Staff program managers typically spot emerging needs, but it’s in the boardroom that their ideas are tested. “We have to make sure any program we introduce is sustainable and financially viable,” says Galagher. “The worst thing… would be for us to move into a community and then say we’re done, and back out again.”
The organisation’s volunteer board meets every six weeks. Its current composition reflects a broader cultural shift — with a younger, predominantly female and hands-on parent demographic. Until recently, there was only one man on the board. Sherlock has since recruited James Farrell, formerly general manager advocacy with Cancer Council Queensland.
Conflict in the boardroom is handled with an eye to organisational values such as respect. “[As chair] I can be the meat in the sandwich between organisation and board members,” says Sherlock. “It’s my role to try to manage different views and make sure everyone is happy and comfortable.”
The organisation, inevitably, is infused with family friendliness. Playgroup Queensland now has more than 100 team members, although the full-time staffing equivalent of 49 reveals that a high proportion of them work flexible and part-time hours. All roles, even senior ones, are hands-on. Sherlock, for example, facilitates playgroups, while Galagher recalls breaking up a food fight during a Messy Play May event.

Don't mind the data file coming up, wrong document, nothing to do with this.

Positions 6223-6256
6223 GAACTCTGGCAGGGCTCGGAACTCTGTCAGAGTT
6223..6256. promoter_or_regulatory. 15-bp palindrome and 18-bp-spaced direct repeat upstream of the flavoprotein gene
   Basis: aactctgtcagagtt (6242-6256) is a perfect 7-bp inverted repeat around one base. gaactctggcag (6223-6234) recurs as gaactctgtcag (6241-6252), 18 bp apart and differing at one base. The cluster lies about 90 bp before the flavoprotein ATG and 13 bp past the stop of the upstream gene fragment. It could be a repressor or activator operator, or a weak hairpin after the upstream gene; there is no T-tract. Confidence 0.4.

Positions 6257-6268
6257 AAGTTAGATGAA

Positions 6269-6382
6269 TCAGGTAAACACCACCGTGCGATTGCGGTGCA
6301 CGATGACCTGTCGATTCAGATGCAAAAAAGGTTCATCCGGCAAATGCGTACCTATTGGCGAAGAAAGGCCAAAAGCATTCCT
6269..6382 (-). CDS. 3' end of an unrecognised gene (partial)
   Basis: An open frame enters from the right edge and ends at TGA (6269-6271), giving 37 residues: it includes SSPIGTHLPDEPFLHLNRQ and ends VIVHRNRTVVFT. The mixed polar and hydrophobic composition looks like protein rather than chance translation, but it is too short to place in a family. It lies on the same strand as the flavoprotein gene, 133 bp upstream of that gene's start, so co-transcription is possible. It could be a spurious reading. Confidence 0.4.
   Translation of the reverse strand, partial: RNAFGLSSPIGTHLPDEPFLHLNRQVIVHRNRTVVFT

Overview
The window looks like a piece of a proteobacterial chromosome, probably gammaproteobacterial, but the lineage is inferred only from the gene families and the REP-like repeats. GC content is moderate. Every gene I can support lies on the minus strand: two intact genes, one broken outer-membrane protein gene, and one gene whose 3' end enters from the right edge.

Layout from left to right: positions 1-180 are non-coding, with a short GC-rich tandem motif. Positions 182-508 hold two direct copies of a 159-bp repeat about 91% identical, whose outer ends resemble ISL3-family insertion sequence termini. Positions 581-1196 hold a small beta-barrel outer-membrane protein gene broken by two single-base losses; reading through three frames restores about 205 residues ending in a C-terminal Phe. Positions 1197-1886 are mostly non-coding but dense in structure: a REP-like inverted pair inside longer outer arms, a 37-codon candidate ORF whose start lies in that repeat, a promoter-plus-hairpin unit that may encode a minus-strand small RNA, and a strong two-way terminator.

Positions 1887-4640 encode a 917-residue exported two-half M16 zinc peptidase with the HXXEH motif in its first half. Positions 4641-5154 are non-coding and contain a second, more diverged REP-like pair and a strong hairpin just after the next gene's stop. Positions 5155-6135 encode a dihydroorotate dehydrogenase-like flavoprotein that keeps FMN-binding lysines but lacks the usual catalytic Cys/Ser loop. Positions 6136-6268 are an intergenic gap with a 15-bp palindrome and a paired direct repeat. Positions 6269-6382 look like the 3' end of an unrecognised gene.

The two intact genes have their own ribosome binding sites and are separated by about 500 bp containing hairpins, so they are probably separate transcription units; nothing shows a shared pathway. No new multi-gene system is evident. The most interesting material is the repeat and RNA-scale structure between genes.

Nominal membership fees bring in about $230,000 annually. However, when Sherlock recognised a $40 annual membership was prohibitive for some families, the organisation successfully sought Queensland Government funding to implement the Play Stars program. This provides a free 12-month family membership for families with a child under one year old.
Income of around $5m in the past financial year comes in the form of government and other funding grants. However, the board’s decision to become more sustainable prompted the introduction of fee-for-service programs such as PlayAble, in which therapists work with young children diagnosed with autism spectrum disorder and their parents.
Remaining cognisant of funding sources and expectations allows Playgroup Queensland to guard against complacency. “Even though we’re a not-for-profit, we need to be very vigilant as much as a commercial operation, even more so, because we’re caretakers of the funds provided to us for the benefits of families,” says Galagher.